“Whereas a MOOC is large and open, we wanted to do something synchronous, live, where students would interact in real time, live with each other,” she said. After all, “language classrooms are highly interactive.”

Professors and administrators agreed that online education should engage students on their own terms. It is ineffective, and perhaps harmful, when this fails, they said.

Online education takes a dangerous form when it is delivered unilaterally in an unengaging format, argued Peter Hadreas, the chair of the philosophy department at San Jose State University. Hadreas’ department staged a rebellion last year against a plan to broadcast Harvard professor Michael Sandel’s popular “Justice” lecture into the school’s classrooms through EdX.

“The way we were pressured to teach it would be to have our students watch Michael Sandel teaching Harvard students,” Hadreas emphasized. “He’d periodically say they’re the best, the crème de la crème — our students would be second class.”

San Jose students would be unable to address questions directly to Sandel, Hadreas said. Nor would they be able to relate to the socioeconomic biases in Sandel’s lectures which were originally designed for Harvard students, he added. Additionally, Hadreas said the very idea of delivering a uniform lecture on justice or ethos goes against the spirit of philosophical discovery.

Rolf and Dimock agreed that one of the risks of online education is that content, especially in video form, cannot easily be altered or edited.

Dimock said professors always need to refresh the content and delivery of their courses, both for their own enjoyment and the educational benefit of their students. Though her “Hemingway, Fitzgerald, Faulker” lecture is on Open Yale Courses, Dimock said, she would not want the actual course to be stuck in its online video form.

“The very nature of teaching should require a different syllabus from one year to another,” she said. “New questions are always arising from scholarly debates, even in literature.”


Many, including Dimock, Campbell and Hadreas, worry that online education will be abused as a budget-cutting mechanism by universities.

Budget cuts were the original impetus for the University of California system’s contract to beam Sandel’s “Justice” lectures San Jose classrooms. But three weeks ago, University of California President Janet Napolitano declared that online education is not a “silver bullet” for budget-conscious schools. In fact, she said, it actually requires large capital investments when done right.

Though Miller said Yale is not looking to online education as a cost-saving measure, the University currently faces a $39 million budget shortfall that may potentially threaten the University’s classroom offerings.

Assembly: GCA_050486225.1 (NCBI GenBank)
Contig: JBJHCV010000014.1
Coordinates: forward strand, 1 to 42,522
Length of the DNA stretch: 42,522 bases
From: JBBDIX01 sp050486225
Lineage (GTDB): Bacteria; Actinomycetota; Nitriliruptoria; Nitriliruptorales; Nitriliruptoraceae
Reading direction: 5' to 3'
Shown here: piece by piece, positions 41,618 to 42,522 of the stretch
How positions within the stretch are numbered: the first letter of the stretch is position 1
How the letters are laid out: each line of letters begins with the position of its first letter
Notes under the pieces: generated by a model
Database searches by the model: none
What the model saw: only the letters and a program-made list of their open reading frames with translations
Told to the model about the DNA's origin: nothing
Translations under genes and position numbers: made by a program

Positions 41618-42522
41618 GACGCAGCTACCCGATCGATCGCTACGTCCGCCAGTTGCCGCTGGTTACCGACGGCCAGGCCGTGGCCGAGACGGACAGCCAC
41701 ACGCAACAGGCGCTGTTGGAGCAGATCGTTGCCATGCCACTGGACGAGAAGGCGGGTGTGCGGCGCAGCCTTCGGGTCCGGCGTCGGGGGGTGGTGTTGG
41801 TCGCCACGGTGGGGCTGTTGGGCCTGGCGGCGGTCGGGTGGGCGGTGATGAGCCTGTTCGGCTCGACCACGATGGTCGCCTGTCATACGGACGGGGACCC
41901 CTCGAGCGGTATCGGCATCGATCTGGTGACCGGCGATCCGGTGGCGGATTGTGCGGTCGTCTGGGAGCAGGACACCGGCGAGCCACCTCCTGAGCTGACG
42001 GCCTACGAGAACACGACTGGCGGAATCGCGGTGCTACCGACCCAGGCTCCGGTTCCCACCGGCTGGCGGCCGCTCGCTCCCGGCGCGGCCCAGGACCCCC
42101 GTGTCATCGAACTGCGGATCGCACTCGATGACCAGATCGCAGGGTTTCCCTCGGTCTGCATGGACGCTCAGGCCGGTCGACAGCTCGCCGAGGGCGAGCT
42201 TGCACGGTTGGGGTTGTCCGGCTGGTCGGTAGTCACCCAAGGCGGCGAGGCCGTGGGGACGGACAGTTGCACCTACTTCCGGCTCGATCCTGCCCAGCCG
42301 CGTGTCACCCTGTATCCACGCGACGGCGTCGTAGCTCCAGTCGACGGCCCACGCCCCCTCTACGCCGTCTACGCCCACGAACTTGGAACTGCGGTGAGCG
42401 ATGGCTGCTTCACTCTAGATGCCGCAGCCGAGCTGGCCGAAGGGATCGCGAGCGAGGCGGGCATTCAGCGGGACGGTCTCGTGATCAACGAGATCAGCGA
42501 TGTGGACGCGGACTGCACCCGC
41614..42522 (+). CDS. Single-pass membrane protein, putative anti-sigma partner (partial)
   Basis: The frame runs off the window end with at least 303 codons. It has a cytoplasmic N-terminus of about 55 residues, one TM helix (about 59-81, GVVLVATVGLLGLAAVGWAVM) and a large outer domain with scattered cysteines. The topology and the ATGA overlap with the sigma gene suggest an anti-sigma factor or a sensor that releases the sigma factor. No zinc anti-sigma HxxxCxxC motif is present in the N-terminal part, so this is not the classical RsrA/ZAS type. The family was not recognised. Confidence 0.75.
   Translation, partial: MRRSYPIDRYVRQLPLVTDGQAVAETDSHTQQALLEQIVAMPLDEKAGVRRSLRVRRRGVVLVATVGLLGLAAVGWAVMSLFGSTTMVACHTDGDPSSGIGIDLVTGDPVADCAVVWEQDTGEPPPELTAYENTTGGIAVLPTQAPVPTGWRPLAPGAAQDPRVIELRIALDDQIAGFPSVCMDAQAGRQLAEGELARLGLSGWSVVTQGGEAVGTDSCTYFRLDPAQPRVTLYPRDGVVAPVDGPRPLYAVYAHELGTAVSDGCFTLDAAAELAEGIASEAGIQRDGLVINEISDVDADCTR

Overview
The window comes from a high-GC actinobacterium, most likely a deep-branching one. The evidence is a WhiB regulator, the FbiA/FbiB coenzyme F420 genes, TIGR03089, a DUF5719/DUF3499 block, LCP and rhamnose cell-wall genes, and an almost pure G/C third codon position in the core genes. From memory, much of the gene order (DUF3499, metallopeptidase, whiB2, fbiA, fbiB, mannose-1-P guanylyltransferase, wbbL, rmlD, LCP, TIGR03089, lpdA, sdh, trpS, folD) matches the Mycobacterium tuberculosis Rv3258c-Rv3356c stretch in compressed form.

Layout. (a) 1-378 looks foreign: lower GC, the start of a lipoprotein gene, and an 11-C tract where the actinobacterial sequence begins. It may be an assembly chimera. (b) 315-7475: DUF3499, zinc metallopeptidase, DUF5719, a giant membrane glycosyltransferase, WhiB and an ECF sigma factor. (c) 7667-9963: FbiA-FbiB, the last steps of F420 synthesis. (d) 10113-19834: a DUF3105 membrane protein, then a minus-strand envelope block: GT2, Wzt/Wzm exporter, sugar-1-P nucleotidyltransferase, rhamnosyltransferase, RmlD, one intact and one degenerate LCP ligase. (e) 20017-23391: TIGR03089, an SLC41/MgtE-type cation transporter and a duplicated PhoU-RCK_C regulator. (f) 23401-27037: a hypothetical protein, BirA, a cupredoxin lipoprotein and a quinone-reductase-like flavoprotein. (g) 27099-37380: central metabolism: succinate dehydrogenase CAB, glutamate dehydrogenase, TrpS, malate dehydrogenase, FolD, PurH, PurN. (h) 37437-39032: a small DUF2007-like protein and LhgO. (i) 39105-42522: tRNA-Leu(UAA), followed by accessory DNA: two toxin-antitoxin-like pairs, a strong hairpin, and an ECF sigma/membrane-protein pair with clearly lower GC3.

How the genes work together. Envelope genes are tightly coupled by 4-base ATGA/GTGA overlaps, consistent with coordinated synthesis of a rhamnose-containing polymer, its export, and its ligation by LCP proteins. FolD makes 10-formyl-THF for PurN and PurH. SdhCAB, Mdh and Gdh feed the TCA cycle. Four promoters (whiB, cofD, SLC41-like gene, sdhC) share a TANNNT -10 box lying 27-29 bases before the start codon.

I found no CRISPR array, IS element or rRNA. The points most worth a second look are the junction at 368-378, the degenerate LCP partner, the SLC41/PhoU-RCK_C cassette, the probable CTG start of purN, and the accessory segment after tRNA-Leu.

Though Van Deusen-Scholl said the intent of the Shared Course Initiative is not to replace existing programs with borrowed material, Yale recently decided to scrap its own Dutch language program as a cost-cutting measure. Administrators rationalized the move by explaining that Yale students who wish to pursue Dutch can tune into Columbia’s courses through the Shared Course Initiative.

Cathy Davidson, a Duke online education expert and member of the National Council for the Humanities, said online education should not be scapegoated for the federal defunding of higher education. If traditional universities move some of their teaching online, Davidson could envision cost-cutting to a degree that may reverse the spike in college tuition.

But a more dramatic shift could happen for students who cannot enroll at brick-and-mortar universities in the first place.

At the end of the day, Davidson said, people should remember that MOOCs and other online education tools can bring education to “people for whom all other forms of learning are impossible,” due to physical disability, rural location or socioeconomic disadvantage.

Whether in the form of MOOCs, classroom integration or something else, online education still draws its share of both passionate enthusiasts and skeptical critics.

But all administrators, experts and professors interviewed agreed: Whatever the ultimate form that it will take, online education is — at the end of the day — an unstoppable force.

“What we should all try to do is have a collective conversation about all the safeguards we should have in place, and make sure all the beneficial impacts would stay in place,” Dimock said.

She paused and added, “Online ed. is here to stay.”

A previous version of this article mentioned an inaccurate detail from Michael Sandel’s edX course regarding references in his lectures to students’ vacation homes in Florida.